Update: Dr. Jennifer Avegno, New Orleans Health Department director, brief the New Orleans City Council on Thursday. There are still no known cases of the novel coronavirus in the city.
“We’ve been on top of this for weeks, since very early January when it became obvious that it was going to spread,” Avegno said.
She reiterated advice from the CDC that healthy people do not need masks but do need to wash their hands thoroughly.
As the coronavirus continues to spread across the globe and the number of people sickened nears 84,000, the Centers for Disease Control and Prevention (CDC) has said a U.S. outbreak is almost inevitable, while Louisiana officials say the risk here remains low.
There are no known cases of coronavirus — or COVID-19 — in Louisiana right now, according to the Louisiana Department of Health. There are 60 diagnosed cases in the U.S. as of Feb. 28, most of which are in people who were aboard the Diamond Princess Cruise Ship. The epidemic — which originated in China — has spread to at least 56 countries, and the World Health Organization has raised the global threat level to “very high.” The New York Times reports some health officials are saying a global pandemic may be inevitable.
In New Orleans and Louisiana, preparations are underway.
“While the CDC now do expect community spread in some parts of the United States, the immediate threat to the U.S. and to Louisiana remains low,” said Alyson Neel, director of communications at the Louisiana Department of Health. “We're not seeing the same level of spread as other countries are seeing. And that said, all of that said, we know it's important to be prepared and we do take it seriously, and that's why we've been preparing and we've been monitoring the situation and reviewing our plans since the outbreak in mainland China earlier this year.”
The bigger threat, she added, is still the flu.
And in fact preparations for a COVID-19 outbreak look much like they do for the flu.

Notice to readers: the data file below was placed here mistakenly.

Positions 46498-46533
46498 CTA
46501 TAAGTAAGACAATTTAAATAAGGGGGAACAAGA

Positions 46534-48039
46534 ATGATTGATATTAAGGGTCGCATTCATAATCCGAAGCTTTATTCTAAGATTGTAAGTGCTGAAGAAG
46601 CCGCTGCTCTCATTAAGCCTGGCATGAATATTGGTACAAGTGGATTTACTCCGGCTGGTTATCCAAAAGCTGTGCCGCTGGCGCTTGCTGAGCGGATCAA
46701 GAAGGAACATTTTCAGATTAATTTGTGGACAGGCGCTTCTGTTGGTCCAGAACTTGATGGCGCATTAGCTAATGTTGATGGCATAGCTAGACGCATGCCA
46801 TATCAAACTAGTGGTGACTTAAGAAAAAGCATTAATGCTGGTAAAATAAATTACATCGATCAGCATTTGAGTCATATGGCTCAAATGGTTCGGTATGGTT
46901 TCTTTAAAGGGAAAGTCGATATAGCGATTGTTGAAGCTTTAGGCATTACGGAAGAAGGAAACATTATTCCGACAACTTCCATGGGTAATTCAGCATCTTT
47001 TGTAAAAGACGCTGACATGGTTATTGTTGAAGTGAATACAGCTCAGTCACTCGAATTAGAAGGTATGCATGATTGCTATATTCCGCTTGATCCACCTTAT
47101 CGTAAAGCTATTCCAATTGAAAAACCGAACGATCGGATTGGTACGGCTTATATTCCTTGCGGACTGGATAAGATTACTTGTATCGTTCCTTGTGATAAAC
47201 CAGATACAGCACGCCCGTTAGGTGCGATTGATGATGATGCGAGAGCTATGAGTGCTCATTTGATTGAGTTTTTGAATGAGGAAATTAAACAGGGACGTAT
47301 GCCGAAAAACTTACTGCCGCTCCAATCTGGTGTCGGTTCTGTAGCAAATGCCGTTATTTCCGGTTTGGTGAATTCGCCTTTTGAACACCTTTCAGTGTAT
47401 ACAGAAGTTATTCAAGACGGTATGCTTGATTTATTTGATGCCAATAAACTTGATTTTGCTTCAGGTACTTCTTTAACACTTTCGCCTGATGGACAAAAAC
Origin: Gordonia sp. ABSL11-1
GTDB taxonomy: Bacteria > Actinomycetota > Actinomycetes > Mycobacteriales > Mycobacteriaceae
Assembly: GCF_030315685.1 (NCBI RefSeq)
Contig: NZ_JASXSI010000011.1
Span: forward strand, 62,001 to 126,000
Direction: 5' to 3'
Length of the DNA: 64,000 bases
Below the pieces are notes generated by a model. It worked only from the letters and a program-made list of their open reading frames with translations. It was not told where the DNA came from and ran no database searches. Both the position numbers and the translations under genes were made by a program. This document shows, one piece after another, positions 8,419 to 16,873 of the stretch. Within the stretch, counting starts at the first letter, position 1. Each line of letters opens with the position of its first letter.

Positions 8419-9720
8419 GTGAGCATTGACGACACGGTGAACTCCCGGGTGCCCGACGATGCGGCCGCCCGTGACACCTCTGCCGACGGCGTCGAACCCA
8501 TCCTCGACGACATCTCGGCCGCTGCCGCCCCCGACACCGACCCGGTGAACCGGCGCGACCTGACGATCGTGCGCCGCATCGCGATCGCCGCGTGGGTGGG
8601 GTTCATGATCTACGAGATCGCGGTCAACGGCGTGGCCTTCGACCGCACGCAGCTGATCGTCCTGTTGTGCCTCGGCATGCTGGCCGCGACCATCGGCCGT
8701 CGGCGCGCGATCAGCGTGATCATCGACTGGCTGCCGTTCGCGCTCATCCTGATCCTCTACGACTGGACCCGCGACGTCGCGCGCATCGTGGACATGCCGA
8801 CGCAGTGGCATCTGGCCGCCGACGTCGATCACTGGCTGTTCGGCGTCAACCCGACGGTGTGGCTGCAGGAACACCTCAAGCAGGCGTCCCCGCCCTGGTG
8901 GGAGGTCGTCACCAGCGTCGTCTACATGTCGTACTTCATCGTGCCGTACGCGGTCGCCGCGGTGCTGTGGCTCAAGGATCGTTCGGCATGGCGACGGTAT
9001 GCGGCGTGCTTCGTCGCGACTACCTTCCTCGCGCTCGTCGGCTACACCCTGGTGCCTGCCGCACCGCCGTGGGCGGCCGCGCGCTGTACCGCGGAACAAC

“The CDC has told us that as part of this new guidance that a state should be looking to their pandemic influenza planning,” Neel said. “And that's because in many ways this COVID-19 does behave like the influenza.”
With limited information on how this particular coronavirus works, preparedness looks somewhat general. Stephen Murphy, an assistant professor in the Department of Environmental Health Sciences at Tulane University’s School of Public Health and Tropical Medicine, has been working in public health and emergency preparedness since just after Hurricane Katrina and has worked on preparedness efforts for H1N1 and Ebola. He said local hospitals have “without a doubt” begun preparedness efforts.
That means they’re having conversations about supply chains, walking through protocols for protecting themselves, testing facial respirators and looking at how they can work with partners in the community.
“That’s preparedness 101,” he said.
COVID-19 is not airborne, which essentially means it’s not floating around in the air long after someone who’s carrying it leaves a room. It’s spread by droplets (think coughing) and can live for a little while on hard, nonporous surfaces — but no one knows yet for how long. Research into other coronaviruses indicates it could be anywhere from five to nine days.
So that’s what hospitals are preparing for, Murphy said. They practice how to put on and take off their protective gear and go through training on how to best utilize personal protective equipment like respirator masks. They’re also checking their supply chains for that kind of gear.
“Maybe they look at their supply in-house and start to document, ‘When we reach certain levels of supply cache, at typical usage rates, 30 percent left over, we might re-order. Now we’re going to reorder at 60 percent.’” Murphy said.
They’d also look into their capacity to handle a surge in patients, in terms of space and staffing.